It is noteworthy that many respondents felt much of their knowledge and skills came from learning on the job rather than from their university curriculum. The finding that MSWs provide more consultation, psychotherapy, and private practice, while BSWs provide more community-based case management, may shed some light on one of the much-debated issues about the differences between BSW and MSW graduates. The OASW Mental Health Advisory Task Group has decided to explore this question further.
Ongoing strategies need to be developed toward overcoming the many challenges that social workers face, such as lack of resources and devaluing of the profession. The fact that over half of respondents reported practising psychotherapy supports the need for social workers to be recognized as key providers of psychotherapy services by government, as they move forward with the regulation of psychotherapy as a controlled act and restrictions on access to the title “Psychotherapist” in the proposed Psychotherapy Act under the Regulated Health Professions Act.
In regard to workplace conditions, OASW has previously completed a Quality of Work Life Survey; the results are posted at http://www.oasw.org/en/membersite/pdfs/OASWQualityofWorkLifeSurvey-FinalReport.pdf.
The role statement of social workers in the mental health system in Ontario that arose from the findings of this survey can be viewed as well at http://www.oasw.org/en/membersite/pdfs/2006-Dec/MentalHealthRoleStatement2006.logo.pdf.
The survey affirms that social workers continue to play an important role in the delivery of mental health services across the province.
Task Group Members
Ann-Marie O’Brien, Chair (email@example.com) *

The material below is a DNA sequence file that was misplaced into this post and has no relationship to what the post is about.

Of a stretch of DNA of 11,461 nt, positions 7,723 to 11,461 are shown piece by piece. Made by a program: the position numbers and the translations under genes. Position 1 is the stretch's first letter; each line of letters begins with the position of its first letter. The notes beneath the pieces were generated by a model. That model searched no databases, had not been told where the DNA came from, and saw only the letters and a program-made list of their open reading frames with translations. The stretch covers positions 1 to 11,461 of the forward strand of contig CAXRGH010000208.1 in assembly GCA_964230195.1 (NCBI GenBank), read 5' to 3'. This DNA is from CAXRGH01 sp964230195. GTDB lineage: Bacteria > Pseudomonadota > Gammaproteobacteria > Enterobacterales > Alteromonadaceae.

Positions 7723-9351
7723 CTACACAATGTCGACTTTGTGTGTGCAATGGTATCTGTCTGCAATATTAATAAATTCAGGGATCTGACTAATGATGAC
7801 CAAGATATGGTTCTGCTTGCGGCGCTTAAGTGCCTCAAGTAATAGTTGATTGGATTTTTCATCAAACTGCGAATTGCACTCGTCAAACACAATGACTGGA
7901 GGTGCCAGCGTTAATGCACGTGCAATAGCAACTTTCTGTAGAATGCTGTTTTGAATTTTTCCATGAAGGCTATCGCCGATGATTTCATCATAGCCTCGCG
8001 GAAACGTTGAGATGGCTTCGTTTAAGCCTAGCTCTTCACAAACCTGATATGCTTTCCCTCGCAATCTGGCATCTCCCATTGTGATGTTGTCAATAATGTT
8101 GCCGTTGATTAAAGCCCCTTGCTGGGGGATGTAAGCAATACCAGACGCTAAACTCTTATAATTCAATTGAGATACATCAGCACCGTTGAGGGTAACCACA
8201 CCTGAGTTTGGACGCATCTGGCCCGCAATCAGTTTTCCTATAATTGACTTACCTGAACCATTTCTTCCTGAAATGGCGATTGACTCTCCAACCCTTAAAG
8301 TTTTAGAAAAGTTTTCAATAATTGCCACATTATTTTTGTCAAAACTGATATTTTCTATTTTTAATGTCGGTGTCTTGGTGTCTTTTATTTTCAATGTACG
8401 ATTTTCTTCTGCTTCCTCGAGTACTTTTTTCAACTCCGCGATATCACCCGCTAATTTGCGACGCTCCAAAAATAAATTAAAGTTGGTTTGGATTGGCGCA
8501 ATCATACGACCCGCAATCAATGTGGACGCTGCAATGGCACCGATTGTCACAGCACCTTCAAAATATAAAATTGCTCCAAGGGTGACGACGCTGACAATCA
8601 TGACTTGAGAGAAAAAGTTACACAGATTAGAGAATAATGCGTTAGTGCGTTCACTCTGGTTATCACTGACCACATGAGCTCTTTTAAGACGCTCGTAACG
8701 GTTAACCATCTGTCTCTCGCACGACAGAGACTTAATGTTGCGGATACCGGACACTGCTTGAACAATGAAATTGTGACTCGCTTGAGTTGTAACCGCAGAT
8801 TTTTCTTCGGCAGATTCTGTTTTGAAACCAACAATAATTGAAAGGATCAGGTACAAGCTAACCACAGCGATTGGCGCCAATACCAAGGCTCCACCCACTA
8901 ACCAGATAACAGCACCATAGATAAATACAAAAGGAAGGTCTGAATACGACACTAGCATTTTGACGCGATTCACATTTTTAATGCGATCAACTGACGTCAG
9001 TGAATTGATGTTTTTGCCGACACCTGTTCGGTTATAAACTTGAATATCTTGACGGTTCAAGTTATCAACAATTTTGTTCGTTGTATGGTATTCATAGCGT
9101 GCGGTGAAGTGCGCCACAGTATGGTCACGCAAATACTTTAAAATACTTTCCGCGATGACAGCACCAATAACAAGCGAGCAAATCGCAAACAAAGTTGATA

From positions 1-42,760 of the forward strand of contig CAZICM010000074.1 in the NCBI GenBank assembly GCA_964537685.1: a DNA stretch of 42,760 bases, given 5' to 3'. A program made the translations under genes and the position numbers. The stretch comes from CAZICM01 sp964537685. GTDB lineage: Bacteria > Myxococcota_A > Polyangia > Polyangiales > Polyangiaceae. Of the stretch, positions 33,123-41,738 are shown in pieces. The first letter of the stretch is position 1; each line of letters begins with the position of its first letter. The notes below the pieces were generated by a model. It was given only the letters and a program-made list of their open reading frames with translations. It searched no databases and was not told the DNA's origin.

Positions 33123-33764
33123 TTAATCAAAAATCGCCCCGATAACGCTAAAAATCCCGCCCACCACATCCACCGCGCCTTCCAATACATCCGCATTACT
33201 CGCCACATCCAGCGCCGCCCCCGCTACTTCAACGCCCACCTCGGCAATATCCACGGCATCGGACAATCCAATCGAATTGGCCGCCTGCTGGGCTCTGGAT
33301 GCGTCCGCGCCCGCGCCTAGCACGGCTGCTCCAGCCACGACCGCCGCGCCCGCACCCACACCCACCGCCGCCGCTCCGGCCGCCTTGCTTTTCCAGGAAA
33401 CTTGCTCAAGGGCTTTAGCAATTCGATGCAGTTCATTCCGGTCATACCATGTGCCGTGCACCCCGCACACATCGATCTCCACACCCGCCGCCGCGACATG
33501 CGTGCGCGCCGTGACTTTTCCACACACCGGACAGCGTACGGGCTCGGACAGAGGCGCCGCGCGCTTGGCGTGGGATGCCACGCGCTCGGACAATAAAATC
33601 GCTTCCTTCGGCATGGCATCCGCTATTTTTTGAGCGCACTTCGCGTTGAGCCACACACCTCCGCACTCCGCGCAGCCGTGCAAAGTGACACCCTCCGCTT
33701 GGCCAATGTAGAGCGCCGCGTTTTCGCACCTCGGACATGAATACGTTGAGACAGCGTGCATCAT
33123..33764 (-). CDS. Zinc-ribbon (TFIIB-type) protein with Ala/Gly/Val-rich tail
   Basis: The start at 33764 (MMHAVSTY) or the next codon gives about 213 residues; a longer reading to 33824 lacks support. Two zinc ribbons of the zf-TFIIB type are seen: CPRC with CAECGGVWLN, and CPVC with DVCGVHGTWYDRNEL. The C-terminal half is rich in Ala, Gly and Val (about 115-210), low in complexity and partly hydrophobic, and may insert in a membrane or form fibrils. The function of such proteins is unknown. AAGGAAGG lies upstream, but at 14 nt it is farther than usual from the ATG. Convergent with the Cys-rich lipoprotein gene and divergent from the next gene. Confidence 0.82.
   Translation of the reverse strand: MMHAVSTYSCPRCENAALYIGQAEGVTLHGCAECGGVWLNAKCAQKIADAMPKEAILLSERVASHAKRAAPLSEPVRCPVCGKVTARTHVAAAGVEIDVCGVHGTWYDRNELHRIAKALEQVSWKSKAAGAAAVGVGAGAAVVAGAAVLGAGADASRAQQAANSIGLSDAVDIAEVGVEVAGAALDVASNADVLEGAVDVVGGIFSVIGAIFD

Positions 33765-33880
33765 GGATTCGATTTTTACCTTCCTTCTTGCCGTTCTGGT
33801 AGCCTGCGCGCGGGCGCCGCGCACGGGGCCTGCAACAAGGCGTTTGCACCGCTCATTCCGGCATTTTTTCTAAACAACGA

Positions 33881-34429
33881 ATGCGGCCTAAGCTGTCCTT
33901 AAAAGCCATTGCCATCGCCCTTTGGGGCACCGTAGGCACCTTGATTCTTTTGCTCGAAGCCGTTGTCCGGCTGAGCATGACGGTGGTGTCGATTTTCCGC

Brian Adams (firstname.lastname@example.org)
Kim Calderwood (email@example.com)
David Champagne (firstname.lastname@example.org)
Steve Lurie (email@example.com)
Deb Moskal (firstname.lastname@example.org)
John Ostrander (email@example.com)
Marilyn Parsons (deceased)
Charmaine Williams (firstname.lastname@example.org)
Joan MacKenzie Davies (email@example.com)
* In September 2007, Ann-Marie O’Brien replaced Steve Lurie as Chair. Steve had provided leadership since the Mental Health Advisory Task Force was established in October 2004. He was just appointed as Chair of the Service Providers Advisory Committee of the National Mental Health Commission, recently formed and announced by Prime Minister Stephen Harper.
Kimberly A. Calderwood, PhD, RSW, is Assistant Professor at the School of Social Work, University of Windsor. Ann-Marie O’Brien, MSW, RSW, is the Professional Practice Leader for Social Work at the Royal Ottawa Mental Health Centre, and is also an adjunct professor at Carleton University’s School of Social Work. Joan MacKenzie Davies, MSW, Res. Dip. S.W., RSW, is the Executive Director of OASW.